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The Seattle Republican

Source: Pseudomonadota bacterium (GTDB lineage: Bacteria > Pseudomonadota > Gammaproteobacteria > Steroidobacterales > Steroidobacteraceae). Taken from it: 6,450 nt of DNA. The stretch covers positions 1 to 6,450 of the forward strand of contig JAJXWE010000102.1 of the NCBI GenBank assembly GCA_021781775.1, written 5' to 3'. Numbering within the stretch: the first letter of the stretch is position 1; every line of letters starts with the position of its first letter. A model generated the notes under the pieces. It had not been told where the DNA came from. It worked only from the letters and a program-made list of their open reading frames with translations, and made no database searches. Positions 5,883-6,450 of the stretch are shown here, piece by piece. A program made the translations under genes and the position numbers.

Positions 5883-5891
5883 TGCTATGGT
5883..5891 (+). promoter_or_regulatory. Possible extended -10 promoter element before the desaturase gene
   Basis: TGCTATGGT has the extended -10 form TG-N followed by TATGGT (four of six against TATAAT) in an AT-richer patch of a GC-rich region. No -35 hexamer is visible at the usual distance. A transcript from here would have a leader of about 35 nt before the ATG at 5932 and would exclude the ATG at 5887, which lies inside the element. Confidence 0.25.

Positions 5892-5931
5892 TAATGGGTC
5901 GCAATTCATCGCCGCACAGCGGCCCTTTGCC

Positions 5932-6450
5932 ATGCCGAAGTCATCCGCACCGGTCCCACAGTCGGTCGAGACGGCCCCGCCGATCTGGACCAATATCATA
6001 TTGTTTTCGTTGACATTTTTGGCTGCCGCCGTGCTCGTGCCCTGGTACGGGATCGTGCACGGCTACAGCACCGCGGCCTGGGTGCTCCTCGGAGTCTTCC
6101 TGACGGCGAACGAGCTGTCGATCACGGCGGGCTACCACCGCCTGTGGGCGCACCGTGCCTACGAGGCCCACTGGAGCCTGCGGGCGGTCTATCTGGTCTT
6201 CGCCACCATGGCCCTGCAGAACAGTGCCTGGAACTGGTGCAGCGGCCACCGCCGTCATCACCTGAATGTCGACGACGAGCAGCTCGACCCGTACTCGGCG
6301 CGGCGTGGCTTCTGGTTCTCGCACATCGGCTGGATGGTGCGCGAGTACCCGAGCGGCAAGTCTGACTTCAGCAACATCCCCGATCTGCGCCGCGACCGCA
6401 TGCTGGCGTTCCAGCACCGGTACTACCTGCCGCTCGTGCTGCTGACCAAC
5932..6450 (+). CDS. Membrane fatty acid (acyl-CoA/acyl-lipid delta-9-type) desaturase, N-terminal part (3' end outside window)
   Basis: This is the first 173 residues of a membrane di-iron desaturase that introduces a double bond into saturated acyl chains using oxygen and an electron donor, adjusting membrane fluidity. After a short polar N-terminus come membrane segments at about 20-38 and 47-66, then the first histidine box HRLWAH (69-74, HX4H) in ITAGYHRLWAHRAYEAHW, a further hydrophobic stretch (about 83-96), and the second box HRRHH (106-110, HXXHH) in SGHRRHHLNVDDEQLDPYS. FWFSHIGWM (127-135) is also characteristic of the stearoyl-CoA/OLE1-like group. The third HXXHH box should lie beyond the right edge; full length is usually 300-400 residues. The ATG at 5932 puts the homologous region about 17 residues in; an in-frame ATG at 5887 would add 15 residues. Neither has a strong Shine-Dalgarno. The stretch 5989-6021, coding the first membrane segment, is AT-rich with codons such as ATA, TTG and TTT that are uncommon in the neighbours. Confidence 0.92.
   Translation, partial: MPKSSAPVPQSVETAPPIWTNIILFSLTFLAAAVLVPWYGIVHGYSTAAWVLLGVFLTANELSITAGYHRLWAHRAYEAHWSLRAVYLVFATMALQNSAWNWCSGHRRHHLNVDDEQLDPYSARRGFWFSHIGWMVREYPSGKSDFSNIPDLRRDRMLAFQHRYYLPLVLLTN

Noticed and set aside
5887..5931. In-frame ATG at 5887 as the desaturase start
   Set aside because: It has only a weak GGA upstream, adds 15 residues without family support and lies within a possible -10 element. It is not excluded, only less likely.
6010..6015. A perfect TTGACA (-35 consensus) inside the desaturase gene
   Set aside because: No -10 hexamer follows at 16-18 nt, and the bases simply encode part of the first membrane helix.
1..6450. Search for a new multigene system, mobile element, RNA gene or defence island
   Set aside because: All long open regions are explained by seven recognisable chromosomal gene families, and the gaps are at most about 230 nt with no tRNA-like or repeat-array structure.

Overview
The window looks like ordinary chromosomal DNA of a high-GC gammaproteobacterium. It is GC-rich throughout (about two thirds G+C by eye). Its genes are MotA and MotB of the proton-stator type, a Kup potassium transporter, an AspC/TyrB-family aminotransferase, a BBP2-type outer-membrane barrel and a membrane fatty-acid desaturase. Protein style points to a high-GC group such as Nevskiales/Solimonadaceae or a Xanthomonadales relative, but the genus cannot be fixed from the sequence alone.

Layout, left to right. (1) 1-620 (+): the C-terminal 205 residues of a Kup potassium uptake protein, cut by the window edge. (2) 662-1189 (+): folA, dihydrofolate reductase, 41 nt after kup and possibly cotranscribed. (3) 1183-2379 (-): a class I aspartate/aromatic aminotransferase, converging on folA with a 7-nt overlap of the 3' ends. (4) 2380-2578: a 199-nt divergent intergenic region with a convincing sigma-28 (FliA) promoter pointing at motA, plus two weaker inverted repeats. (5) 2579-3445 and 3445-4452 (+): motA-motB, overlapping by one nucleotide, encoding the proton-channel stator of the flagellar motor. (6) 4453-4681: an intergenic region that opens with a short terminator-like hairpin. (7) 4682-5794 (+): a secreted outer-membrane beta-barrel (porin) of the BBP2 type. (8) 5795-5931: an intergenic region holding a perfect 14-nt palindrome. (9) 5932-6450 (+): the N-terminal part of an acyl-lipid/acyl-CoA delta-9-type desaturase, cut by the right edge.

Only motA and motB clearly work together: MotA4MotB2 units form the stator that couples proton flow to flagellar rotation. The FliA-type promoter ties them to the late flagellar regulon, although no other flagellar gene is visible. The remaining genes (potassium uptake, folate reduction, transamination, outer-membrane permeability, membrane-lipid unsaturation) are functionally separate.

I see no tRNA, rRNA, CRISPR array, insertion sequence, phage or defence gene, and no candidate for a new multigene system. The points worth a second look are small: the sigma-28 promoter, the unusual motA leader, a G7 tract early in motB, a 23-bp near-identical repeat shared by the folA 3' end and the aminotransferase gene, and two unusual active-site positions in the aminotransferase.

Single Copies, 10 Cents. THE SEATTLE REPUBLICAN is published every Friday by Cayton Publishing Company. Subscriptions, $3 per year; six months, $1.50; postage prepaid. Entered as second-class matter at the postoffice at Seattle. CAYTON PUBLISHING COMPAN", Inc. Main 305 427 Epler Block Seattle, Washington HORACE ROSCOE CAYTON, - - - Publisher SUSIE REVELS CAYTON, - - - Associate Though this paper, so far as the national ticket is concerned, is unalterably in favor of the Republican nominees, and the same is true of the state Republican nominees,.so Par as it now knows, yet it does not propose to support in its entirety the county Repub lican ticket. There are candidates on the Republican ticket in King county who do not merit the support of any one, who has the good of the community at heart and no party tie or party whip should force them to vote for such unworthy aspirants for pub lic office. The Seattle Republican does not recommend to its renders the unanimous sup port of the Republican county ticket and it will from time to time between this and election point out the undesirable candidates on the ticket. This paper resents anything that has the taint of Hull Moosevelt, yet it will recommend, so far as the county is con cerned, <it least one or two men for county offices. We need ;i good county government and we can get it if we only take the pains to vote for it. Uncle Sam has his hands full of unruly kids just now and unless he uses tact as well as the rod some of those unrulies are going to get him into serious complications. At present he has troops in Nicaragua, Mex ico, Cuba and Santo Domingo, where incipid revolutions are gathering momentum prep aratory to more serious and violent out breaks. The most difficult problem he has fop solution is the Mexican, as he may have 1o not only lick the Mexican government, but in doin.u so may get involved in commer cial complications with European powers that may precipitate the firing of the "gun" that will be heard 'round the w Torld. That young man that killed his father, mother and sister in order to get the insur ance policy must either be a Negro or an Indian as such moral degenerates are only found among that class of alleged species of the genus homo. If Woodrow Wilson should get every elec toral vote, as predicts Bryan, then Bryan will thoroughly understand it has not been Democracy that the people have been resent ing since he has controlled the party, but its presidential nominee. SEATTLE, WASHINGTON, FRIDAY, SEPTEMBER 27, 1912. Collecting Delinquent Subscriptions Collecting subscriptions on a weekly paper is exciting, interesting, amusing and fre quently annoying. It matters not how brim full and overflowing the publication may be of information and choice literary gems, those directing its destinies must "push it" to the limit or it will not grow in circula tion, and to accomplish this you find your self in an exciting game and holding just as good hand as your gift of gab can command. This stage of the game has its interesting phases for you must be well versed in the eccentricities of humanity that you may talk enough and not too much in order to bag your victim. However, in this age of the "installment plan," it's not so very dif ficult to enroll one's name on your subscrip tion books, if the cash is expected on some future date in the dim distance. It's amus ing almost to the explosive standpoint, while soliciting your victim how suddenly he or she, on learning that no cash at that time is to be required, becomes favorable and your soliciting comparatively easy. Pay day in the distance has but few terrors for many subscribers to publications, as many things can and may happen, which will en able said subscriber to dodge payment after the paper has been enjoyed a year or more. The paper is gratnd and glorious until pay day comes round, and after an exciting, in teresting and amusing chase you corner your victim and demand paymeni then for the first time you learn the paper was never ordered, that 1 hough it has been coming for a year or more it is never read or even opened and in fact is not wanted as, "I have not time to read it. Stop the paper and I will send you a check the first of next month," which, of course, is a subterfuge to get rid of the collector. If on the other hand the collector is persistent and con tinues to demand the money the insolence of the former subscriber becomes so annoying that the collector reaches the stage of want ing to fight, but your better judgment as serts itself, often on account of the avoirdu pois of the other fellow, and you fall back on strategy and diplomacy and in the end win out. Not long since a collector had him self put off a railroad train in the wee sma' hours of the night and hiked five miles into the country by Walker, Road & Company, to corner a badly delinquent subscriber. The time, the walk and the worry, were worth five times the delinquency, but the collector had become as determined that the sub scriber should not dodge the debt as the subscriber had that he would not pay the debt. The derelict was finally run down and the two met in a sullen mood. The greeting was not that of two friends. The collector noted the situation and used diplomacy. The subscriber was cornered and used sullen jiess. "I have no money and will not be able VOLUME XIV, NUMBER 30. to pay you for two months." Five miles' hot tramp over dusty roads to get nothing did not set well on the nerves. Diplomacy mingled with persuasion finally did the work, and a twenty-dollar debt was half paid, the paper continued as of yore, and a horse and buggy back to town were furnished. The experience, however, was more valuable than the money as the collector knows bet tr now how to handle the other subscriber similarly constituted. The person, who will pay for a paper if ordered is not so keen to subscribe and tin; solicitor should make a nole on the marginal lines of the subscrip tion contract, "this subscription was jumped at and the sooner a bill is sent the better for the publisher." in chasing the ever elusive subscriber, and of course delinquent, not Long since the writ er hereof found himself "forty miles from newhere," sitting down on the new mown hay and being shy of copy tor the next week's issue, a (ablet and pencil were brought forth and there, surrounded only by silent nature and a scorching sun, the editorial think-pol began to bubble and boil, and it was not long before the world was again about to be enlightened as only the various issues of the paper from time to time have done. Sitting there writing with the hope of making a dollar and likewise waiting with the hope of collecting a dollar, forcibly impressed the write! 1 that the pub lisher of a '"weakly" paper comes very near being of the people and knowing what they need both in the way of legislation and like wise in tiie way of a pisselm club to cure cussedness. The Chambers of Commerce, both of Se attle and Tacorna, have swung round the state this week for the purpose of renewing past acquaintanceship and forming new with the various cities. The idea is a most ex cellent one even if no more goods are sold than in the past. The business men of the various cities should to an extent know each other as well as the goods and wares each has for sale and exchange. If Seattle has nothing North Yakima wants, one thing is certain, North Yakima has lots that Seat tle wants and being a part of the same state North Yakima should be given the preference by Seattle. Thousands of dollars worth of fruits are allowed to go to waste in Yakima county that could be utilized in Seattle if it could l>e put on the market for a reasonable price. Therefore, getting acquainted may mean much toward solving the commercial problems of the day. If all the fakers at the state fair paid liberally for their concessions then it seems to us the state appropriation for the fair might all be turned back to the state treas ury.